Cat Lady Turned Cap Lady

Before my first chemo infusion I was warned by my oncologist’s nurse that more than likely, my hair would fall out thanks to one of the many common side affects of chemotherapy.  She quickly followed with a recommendation—don’t shave your head now; there’s a chance it won’t fall out.  I’ll go with the recommendation. I was blessed with good hair and was not in the mood to loose it.  Cancer’s attack on my body, mind and soul was quite enough, thank you very much.

A couple weeks after my first chemo session, I noticed more than just a few strands of hair intertwined in my hairbrush after brushing.  Then I started seeing several strands of my long hair seemingly everywhere; on my clothes, the floor, countertops, inside the freezer (go figure)…it was happening.  My hair was falling out.  I would soon be bald, surely not the best look for me.  Yet, I was already feeling better.  The chemo was killing the cancer cells (along with the hair follicle cells).  I should have been thrilled about feeling better and hair should have taken a backseat.  I was thrilled, but hair loss…that was a low blow. This humiliating side effect took a few days for me to emotionally process. 

I consulted with my trusted feline companion.  Bobcat, do I shave my head now?  He just leaned in and gave me a gentle headbutt on the forehead.  I could have horns growing out of my head and Bobcat probably wouldn’t have cared (although he wasn’t so crazy about his 2019 Halloween costume).

I decided that seeing my long healthy locks fall to the ground at the wisk of a shaver would be too traumatic.  I let my hair fall out on its own, cutting it every couple weeks as it thinned out and became lackluster and matted. I pretty much had dreadlocks by the time I cut my hair to chin-length, along with a scalp that revealed far more skin than hair.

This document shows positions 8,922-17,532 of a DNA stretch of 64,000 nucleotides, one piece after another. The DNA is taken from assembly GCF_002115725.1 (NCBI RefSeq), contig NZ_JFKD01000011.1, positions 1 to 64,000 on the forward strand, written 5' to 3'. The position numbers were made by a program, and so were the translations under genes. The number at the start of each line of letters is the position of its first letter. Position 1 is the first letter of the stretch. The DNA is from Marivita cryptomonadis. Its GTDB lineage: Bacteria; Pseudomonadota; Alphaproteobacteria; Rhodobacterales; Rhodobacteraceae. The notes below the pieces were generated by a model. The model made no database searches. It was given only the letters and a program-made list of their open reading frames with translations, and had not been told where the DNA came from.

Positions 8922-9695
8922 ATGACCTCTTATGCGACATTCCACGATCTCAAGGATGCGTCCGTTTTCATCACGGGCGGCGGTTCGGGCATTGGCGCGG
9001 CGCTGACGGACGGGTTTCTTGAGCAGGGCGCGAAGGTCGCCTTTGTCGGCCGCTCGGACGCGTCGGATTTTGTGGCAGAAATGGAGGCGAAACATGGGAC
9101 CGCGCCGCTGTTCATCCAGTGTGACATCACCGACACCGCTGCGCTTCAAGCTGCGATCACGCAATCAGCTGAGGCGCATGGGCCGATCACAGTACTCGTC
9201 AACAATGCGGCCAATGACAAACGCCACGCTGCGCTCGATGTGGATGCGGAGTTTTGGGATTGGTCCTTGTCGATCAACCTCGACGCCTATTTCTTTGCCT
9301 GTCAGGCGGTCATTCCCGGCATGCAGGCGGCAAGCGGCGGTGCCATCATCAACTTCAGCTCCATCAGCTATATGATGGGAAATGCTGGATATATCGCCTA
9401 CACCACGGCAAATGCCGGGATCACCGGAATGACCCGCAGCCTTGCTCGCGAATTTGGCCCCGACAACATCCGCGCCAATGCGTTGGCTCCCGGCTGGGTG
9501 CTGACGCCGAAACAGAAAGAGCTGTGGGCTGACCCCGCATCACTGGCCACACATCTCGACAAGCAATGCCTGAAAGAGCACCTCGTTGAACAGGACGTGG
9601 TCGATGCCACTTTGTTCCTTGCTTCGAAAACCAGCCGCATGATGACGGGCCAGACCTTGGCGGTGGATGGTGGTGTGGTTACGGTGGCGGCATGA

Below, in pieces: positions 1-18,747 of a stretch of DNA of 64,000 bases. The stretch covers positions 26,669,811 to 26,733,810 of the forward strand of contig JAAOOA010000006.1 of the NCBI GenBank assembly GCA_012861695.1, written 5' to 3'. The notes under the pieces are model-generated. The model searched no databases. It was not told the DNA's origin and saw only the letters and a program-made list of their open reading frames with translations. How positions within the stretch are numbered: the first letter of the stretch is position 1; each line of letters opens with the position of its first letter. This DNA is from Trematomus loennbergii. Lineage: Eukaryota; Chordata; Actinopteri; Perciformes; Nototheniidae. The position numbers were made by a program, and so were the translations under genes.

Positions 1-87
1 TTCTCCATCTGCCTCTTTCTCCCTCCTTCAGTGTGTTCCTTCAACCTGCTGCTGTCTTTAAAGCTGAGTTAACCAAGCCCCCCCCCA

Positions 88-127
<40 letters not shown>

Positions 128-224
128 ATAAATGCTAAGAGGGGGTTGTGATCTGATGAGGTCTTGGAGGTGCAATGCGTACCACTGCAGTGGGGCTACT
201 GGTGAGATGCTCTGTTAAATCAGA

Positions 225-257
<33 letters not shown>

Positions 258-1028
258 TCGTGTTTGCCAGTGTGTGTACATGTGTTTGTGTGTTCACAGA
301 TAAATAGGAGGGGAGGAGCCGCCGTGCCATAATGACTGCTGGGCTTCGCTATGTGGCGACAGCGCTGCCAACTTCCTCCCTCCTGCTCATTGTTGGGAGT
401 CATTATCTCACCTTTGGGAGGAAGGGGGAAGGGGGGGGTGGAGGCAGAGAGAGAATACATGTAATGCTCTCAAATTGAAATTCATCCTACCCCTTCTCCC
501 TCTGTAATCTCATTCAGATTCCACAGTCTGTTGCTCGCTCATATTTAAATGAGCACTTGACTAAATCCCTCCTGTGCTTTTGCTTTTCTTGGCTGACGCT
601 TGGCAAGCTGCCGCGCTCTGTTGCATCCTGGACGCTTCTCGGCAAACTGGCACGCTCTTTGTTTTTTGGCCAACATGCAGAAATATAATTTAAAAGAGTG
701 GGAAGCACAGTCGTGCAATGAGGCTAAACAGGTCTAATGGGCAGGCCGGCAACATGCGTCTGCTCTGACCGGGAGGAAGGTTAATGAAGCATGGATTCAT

The bob-with-a-patchy-scalp hairstyle didn’t last long. I finally cut the remaining patches of hair down to about two inches.  And there I had it:  a baldhead with some wispy blonde remnants.  I showed Bobcat my “baby head.”  He looked at me unimpressed, as though he didn’t notice that my look had drastically changed.

I put on a burgundy knit cap with an oversized pom pom on the top of it then reclined on the sofa, settling in for the evening as I settled in with the fact that I lost my locks.  They would grow back, and in the meantime, I was healing.  

Bobcat joined me, relaxing alongside my legs facing me, my sweet comforting cat who looked me in the eye, then slowly moved his head and his gaze up from my face, up to the pom pom, then back down to my face.  

Bobcat finally had an opinion.  His motion said it all, “What happened to your hair and what is that gigantic puffy thing on the top of your head?”

Looks like I’ll have to get a wig.

New wig, complements of Hoag Hospital


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Bobcat’s Goodbye

As I became conscious before opening my eyes, I instinctively reached for Bobcat.  He was not in bed sleeping next to me. He must be standing guard at the front door or reclining by his scratching post, I thought. I anticipated that any moment I would hear him clawing at the scratcher or the click-clack sound of claws on the hardwood floor.

Within seconds of those thoughts, in my pre-dawn haze, I remembered that Bobcat was no longer with me.  Just the day before he’d joined his best buddies, Topper and Lexington in Heaven.  Over the course of three days after an advanced kidney failure diagnosis resulting from diabetes, Bobcat slowly started to succumb to the inevitable. Before he got any closer to suffering, I called Home Pet Euthanasia of Southern California.  On Friday afternoon, January 15th, Bobcat’s spirit was peacefully set free from his dying body.

Lexington and Topper

For the first time in thirty-three years, I’m without felines in my household.  I’m a cat lady with no cats.  Having had two or three cat companions in my life for all these years, and now, being completely alone is jarring to my soul.  

Three Cat Night. From the top: Topper, Lexington and Bobcat.

Mornings are the hardest without Bobcat.  I miss his good morning greetings of head-butts and “kisses” on my forehead and cheeks.